Mutualisms underpin much of the complexity of the natural world. Understanding how cooperation between different species remains stable over many generations is therefore an important question within evolutionary biology, but largely unresolved. The EU-funded TACTIC (The actinomycete connection) project aimed to better understand the nature of the symbiosis between leaf-cutter (attine) ants and the antibiotic-producing bacteria Pseudonocardia and to use this symbiosis and the surrounding microbial community (microbiome), as a model to increase our general understanding about this kind of mutual relationship. The researchers mapped the external microbiome (on the ant’s cuticle) over different aged workers, to see how the symbiosis changes over an ant’s lifetime; and in species from primitive to the most sophisticated attine farmers, to measure how diverse symbiont strains are. They tested theoretical models for the dynamics of bacterial competition, in experiments using the symbiont and known competitors, to look at how beneficial microbiomes might evolve around a mutualism. The researchers show that the more sophisticated leaf-cutter ant species have a tightly coevolved symbiosis dominated by antibiotic-producing Pseudonocardia. They found that the attine ants seem to promote competition among bacteria on their cuticle, which favours actinobacterial communities that are beneficial to the ant host. These results shed light on the nature of the symbiosis between attine ants and the actinobacteria Pseudonocardia, and contribute to our broader understanding of how symbioses can be maintained over time.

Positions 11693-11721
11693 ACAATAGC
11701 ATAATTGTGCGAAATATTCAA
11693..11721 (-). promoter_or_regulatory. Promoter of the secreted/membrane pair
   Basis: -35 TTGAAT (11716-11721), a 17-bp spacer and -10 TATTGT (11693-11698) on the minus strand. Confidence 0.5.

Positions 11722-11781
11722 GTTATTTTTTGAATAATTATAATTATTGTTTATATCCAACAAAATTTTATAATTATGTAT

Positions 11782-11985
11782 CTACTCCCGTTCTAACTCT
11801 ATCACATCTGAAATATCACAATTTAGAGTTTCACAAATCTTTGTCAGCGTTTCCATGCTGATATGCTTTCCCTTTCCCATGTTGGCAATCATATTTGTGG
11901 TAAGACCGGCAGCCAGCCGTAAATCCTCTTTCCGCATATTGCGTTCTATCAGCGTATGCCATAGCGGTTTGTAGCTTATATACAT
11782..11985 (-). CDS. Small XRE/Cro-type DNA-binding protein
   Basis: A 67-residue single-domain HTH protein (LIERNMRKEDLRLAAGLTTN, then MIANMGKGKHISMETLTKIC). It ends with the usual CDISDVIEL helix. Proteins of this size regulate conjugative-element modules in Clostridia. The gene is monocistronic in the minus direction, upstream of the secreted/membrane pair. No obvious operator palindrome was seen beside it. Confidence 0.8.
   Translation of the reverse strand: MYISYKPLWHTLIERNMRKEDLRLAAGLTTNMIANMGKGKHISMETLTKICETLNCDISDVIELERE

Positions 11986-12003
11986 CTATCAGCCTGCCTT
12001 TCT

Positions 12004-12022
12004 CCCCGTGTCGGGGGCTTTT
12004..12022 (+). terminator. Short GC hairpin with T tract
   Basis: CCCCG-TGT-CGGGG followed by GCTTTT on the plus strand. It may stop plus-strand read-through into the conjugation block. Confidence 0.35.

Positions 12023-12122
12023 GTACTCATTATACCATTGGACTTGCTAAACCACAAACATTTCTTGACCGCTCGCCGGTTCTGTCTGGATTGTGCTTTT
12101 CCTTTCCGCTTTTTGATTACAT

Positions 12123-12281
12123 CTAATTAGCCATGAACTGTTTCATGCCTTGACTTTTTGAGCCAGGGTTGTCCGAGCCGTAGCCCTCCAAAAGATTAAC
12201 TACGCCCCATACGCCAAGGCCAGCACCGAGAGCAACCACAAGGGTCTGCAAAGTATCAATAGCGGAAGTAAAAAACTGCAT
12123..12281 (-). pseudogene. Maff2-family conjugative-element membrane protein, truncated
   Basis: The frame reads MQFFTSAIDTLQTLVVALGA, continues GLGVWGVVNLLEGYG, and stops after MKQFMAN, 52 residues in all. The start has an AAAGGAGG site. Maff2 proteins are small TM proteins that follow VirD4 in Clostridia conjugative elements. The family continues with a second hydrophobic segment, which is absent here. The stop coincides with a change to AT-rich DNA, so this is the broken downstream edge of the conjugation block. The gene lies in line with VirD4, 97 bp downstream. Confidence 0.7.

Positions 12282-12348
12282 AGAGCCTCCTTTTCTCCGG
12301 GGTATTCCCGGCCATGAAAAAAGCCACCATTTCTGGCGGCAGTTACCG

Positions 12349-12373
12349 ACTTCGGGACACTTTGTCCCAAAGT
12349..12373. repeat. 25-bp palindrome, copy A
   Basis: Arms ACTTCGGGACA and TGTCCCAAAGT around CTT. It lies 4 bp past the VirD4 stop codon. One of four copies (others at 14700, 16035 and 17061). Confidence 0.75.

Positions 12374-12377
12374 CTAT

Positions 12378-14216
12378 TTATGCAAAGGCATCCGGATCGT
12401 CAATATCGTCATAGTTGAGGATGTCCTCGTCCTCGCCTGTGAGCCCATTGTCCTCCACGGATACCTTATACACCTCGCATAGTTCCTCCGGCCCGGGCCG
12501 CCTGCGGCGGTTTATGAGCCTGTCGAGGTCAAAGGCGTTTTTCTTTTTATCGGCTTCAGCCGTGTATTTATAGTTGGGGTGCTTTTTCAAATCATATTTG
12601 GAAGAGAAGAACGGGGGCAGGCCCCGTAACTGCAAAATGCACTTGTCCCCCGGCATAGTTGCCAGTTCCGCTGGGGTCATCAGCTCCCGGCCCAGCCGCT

Mutualism, microbiome, antibiotics, actinobacteria, leaf-cutter ants, TACTIC, symbiosis